In his later years Murray has taken on the role of a community do-gooder.
Bill Murray may not act much these days, but his off-screen antics have kept him in the public’s eye. The Ghostbusters actor has been known to pop up in the strangest places to do all sorts of things you’d never expect from a successful household name; like dropping in to a stranger’s bachelor party to give a toast or chauffeuring a taxi driver so he can practice the saxophone. The famed actor doesn’t take on many big roles in cinema anymore, but instead he has taken on the part of a community man.
In 2016, shortly after his Chicago Cubs broke a 108-year title drought, Murray was awarded the Mark Twain Prize for American Humor. The event, aired on PBS, featured a variety of guests who told personal stories of Murray. Many guests recounted kooky stories of a similar variety to those listed above, but David Letterman chose a more touching memory.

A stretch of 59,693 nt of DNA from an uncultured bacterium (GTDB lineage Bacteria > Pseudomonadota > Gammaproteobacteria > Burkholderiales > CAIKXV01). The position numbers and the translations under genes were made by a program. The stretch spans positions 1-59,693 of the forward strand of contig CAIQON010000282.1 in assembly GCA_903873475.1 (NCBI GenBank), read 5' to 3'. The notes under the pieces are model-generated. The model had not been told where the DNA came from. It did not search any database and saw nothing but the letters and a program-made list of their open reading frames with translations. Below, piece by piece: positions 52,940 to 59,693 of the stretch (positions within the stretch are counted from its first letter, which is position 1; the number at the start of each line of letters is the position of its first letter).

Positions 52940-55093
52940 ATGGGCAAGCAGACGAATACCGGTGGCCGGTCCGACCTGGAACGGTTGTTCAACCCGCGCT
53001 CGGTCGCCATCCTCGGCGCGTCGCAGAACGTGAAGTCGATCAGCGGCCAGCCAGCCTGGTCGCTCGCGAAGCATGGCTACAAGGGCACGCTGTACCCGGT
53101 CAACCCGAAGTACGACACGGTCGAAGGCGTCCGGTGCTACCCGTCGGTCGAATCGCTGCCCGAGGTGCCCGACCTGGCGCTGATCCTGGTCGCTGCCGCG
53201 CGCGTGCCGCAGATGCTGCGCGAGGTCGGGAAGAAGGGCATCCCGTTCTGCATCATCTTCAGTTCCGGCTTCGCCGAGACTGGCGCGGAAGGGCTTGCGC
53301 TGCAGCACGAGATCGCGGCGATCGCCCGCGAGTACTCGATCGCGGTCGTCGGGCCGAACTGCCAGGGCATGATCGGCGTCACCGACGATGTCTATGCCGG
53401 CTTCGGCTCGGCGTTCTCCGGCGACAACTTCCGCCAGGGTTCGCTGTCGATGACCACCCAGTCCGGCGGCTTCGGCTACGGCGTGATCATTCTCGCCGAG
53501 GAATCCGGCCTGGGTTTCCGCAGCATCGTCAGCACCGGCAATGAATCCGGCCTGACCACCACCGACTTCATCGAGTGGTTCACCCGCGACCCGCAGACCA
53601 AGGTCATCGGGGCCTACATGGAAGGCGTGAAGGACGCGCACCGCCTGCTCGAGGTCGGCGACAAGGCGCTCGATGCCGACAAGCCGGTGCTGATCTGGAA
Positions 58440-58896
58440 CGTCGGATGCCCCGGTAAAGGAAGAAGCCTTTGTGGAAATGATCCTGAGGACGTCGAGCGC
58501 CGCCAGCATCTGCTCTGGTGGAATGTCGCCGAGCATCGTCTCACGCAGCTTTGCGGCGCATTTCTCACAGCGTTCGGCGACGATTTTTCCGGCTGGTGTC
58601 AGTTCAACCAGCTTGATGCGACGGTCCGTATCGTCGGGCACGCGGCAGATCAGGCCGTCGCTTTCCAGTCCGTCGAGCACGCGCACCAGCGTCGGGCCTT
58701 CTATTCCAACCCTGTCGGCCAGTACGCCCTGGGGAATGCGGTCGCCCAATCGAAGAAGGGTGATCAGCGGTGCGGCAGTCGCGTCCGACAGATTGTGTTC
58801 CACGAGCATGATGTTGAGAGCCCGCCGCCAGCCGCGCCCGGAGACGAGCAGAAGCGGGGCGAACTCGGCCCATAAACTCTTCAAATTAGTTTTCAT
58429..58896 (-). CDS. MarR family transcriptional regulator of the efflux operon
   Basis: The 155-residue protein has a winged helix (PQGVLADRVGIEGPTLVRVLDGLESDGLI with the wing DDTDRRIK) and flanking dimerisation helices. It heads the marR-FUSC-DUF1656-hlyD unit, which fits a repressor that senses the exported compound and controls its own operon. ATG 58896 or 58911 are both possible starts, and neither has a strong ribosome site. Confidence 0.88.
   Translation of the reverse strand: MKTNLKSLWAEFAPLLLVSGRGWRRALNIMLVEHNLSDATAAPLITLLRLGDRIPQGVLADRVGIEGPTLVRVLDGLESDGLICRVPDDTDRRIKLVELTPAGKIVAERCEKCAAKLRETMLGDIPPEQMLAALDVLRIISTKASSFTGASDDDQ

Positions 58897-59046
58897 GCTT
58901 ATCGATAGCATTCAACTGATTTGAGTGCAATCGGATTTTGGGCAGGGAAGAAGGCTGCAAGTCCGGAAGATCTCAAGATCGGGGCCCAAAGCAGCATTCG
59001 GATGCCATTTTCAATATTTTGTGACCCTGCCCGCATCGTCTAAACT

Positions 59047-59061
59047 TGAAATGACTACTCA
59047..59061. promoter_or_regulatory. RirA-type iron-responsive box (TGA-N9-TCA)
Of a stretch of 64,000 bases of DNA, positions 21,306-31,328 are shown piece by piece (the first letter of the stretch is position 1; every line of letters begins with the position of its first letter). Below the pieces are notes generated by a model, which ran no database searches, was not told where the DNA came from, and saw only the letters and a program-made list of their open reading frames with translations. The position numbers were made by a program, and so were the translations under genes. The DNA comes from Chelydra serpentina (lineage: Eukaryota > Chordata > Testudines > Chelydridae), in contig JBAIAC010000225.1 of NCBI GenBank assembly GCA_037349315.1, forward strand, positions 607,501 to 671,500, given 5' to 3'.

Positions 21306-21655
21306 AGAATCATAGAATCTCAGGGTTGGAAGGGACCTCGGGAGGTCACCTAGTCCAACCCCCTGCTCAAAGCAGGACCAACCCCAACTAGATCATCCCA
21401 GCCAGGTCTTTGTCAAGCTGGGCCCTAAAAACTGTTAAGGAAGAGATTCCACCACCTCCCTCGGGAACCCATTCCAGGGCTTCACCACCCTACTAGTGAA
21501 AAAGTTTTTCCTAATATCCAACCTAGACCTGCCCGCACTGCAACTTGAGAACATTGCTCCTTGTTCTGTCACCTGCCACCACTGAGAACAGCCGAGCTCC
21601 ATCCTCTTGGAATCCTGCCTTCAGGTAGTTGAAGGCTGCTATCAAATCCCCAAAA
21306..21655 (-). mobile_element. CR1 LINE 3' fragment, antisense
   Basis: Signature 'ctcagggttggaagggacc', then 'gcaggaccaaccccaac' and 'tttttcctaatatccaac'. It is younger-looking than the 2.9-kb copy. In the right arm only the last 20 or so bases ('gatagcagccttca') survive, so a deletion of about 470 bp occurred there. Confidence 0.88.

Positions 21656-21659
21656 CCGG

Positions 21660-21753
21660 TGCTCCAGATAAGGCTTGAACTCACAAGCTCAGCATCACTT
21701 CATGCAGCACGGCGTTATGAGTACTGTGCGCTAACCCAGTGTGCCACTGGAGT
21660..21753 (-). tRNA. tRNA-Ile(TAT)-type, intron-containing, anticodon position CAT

During Letterman’s time hosting The Late Show, he had Murray on as a guest 44 times. After one such meeting, 16 years ago, Murray asked David of his plans for the weekend, to which Letterman responded that his son was to be christened. Bill quickly congratulated David and extended his well wishes to the entire Letterman family, which seemed to be the end of it.
An hour later, however, a box was delivered to the studio marked “To Letterman, from Murray.” Letterman took the box home to let his wife open it and the two were surprised by a beautiful, hand-sewn christening gown made of Irish linen.
“That Saturday,” Letterman told the gathering, “my son, in Bill Murray’s christening gown, was christened at St. Ignatius in Manhattan. We have this memory, we have this gift, we have this gesture for the rest of our lives.”